When, therefore, Crisco was perfected, and it was shown that here finally was an altogether new and better fat, cookery experts were quick to show their appreciation.
In reading the following pages, think of Crisco as a primary cooking fat or shortening with even more individuality (because it does greater things), than all others.
No other food supplies our bodies with the drive, the vigor, which fat gives. No other food has been given so little study in proportion to its importance.
Here are interesting facts, yet few housewives are acquainted with them:
Fat contains more than twice the amount of energy-yielding power or calorific value of proteids or carbohydrates. One half our physical energy is from the fat we eat in different forms. The excellent book, “Food and Cookery for the Sick and Convalescent,” by Fannie Merritt Farmer, states, “In the diet of children at least, a deficiency of fat cannot be replaced by an excess of carbohydrates; and that fat seems to play some part in the formation of young tissues which cannot be undertaken by any other constituent of food....”
The book entitled “The Chemistry of Cooking and Cleaning,” by the two authorities, Ellen H. Richards and S. Maria Elliott, states that the diet of school children should be regulated carefully with the fat supply in view. Girls, especially, show at times a dislike for fat. It therefore is necessary that the fat which supplies their growing bodies with energy should be in the purest and most inviting form and should be one that their digestions welcome, rather than repel.
The first step in the digestion of fat is its melting. Crisco melts at a lower degree of heat than body temperature. Because of its low melting point, thus allowing the digestive juices to mix with it, and because of its vegetable origin and its purity, Crisco is the easiest of all cooking fats to digest.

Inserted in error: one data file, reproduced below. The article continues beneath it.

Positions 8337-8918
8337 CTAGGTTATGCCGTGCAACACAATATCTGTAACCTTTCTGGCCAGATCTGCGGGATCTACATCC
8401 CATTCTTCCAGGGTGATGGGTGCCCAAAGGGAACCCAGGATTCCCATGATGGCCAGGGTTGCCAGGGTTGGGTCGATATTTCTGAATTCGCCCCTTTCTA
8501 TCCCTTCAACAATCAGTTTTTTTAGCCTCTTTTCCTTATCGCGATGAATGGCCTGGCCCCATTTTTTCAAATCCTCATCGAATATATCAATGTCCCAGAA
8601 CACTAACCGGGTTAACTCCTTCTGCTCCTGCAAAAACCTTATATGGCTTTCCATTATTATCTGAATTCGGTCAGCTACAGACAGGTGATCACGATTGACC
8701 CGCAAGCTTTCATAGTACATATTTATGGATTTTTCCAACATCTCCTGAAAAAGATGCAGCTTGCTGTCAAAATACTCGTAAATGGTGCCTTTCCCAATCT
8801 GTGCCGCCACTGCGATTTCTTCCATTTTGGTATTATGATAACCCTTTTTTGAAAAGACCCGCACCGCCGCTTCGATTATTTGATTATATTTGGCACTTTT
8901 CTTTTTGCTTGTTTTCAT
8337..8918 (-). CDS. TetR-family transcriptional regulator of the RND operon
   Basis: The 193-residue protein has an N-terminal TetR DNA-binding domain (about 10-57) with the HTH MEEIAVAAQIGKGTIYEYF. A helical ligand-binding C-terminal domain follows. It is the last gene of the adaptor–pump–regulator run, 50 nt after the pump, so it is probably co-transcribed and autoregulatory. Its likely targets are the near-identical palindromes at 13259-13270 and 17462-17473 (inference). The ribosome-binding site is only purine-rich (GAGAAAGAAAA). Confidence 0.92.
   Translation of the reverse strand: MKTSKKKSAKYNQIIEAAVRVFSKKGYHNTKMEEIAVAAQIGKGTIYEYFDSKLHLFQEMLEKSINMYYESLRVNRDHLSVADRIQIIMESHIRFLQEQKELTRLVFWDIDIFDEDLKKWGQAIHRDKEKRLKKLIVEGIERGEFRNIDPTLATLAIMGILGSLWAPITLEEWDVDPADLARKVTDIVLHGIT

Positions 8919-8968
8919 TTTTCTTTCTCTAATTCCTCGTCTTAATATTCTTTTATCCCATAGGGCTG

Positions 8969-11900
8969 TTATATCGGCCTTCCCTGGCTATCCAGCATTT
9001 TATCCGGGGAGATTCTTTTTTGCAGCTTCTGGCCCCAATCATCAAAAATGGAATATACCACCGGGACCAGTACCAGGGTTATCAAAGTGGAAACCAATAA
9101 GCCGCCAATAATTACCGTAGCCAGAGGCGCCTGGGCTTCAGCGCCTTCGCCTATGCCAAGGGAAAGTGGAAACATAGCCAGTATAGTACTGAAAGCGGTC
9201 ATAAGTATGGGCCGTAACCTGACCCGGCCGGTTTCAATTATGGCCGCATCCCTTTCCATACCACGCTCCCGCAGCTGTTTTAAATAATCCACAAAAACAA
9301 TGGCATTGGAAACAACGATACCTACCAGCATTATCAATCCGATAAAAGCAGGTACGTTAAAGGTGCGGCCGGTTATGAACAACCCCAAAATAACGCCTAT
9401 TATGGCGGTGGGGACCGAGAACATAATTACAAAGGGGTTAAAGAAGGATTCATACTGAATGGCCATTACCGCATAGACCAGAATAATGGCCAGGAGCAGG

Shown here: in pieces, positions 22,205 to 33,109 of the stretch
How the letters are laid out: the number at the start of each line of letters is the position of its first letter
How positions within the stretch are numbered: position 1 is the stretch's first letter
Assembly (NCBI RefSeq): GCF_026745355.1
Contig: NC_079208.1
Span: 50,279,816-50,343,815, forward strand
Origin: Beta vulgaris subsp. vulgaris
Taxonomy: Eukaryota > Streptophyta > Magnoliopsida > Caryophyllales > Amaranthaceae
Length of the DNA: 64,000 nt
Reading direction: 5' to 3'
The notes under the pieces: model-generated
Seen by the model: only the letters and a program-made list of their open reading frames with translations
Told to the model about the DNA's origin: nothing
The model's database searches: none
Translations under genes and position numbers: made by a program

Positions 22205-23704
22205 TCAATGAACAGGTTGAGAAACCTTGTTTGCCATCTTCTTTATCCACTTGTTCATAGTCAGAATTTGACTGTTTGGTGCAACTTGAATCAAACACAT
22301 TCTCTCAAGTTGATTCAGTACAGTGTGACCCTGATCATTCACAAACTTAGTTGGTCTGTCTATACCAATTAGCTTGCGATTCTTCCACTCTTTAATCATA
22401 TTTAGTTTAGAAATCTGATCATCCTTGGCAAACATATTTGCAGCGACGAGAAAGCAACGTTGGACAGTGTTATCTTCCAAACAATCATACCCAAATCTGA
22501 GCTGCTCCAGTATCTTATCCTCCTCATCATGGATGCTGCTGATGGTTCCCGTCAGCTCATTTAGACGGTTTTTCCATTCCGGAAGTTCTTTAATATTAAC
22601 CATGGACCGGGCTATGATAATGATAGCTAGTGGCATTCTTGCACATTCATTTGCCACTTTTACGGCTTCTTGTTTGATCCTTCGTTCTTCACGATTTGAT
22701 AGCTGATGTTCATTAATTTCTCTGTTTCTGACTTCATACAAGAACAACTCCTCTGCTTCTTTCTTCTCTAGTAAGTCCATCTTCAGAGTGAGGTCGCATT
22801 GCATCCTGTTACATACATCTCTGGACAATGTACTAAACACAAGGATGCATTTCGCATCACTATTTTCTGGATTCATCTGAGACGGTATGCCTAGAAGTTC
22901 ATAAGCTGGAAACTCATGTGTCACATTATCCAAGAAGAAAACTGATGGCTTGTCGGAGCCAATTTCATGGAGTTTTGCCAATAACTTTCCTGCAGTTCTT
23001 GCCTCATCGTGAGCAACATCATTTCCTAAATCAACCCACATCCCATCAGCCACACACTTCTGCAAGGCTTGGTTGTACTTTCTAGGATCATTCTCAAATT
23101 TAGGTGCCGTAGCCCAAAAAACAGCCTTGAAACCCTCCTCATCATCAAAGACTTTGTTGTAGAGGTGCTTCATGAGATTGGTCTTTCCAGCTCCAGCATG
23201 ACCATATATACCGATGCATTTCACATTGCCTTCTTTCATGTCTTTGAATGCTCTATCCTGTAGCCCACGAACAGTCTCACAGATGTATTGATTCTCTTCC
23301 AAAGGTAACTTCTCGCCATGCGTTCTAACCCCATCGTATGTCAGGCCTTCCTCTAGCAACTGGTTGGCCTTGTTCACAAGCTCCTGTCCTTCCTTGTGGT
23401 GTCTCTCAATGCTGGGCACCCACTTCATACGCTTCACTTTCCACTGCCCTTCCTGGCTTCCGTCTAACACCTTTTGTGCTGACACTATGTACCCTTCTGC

When a fat smokes in frying, it “breaks down,” that is, its chemical composition is changed; part of its altered composition becomes a non-digestible and irritating substance. The best fat for digestion is one which does not decompose or break down at frying temperature. Crisco does not break down until a degree of heat is reached above the frying point. In other words, Crisco does not break down at all in normal frying, because it is not necessary to have it “smoking hot” for frying. No part of it, therefore, has been transformed in cooking into an irritant. That is one reason why the stomach welcomes Crisco and carries forward its digestion with ease.
A part of the preliminary work done in connection with the development of Crisco, described in these pages, consisted of the study of the older cooking fats. The objectionable features of each were considered. The good was weighed against the bad. The strength and weakness of each was determined. Thus was found what the ideal fat should possess, and what it should not possess. It must have every good quality and no bad one.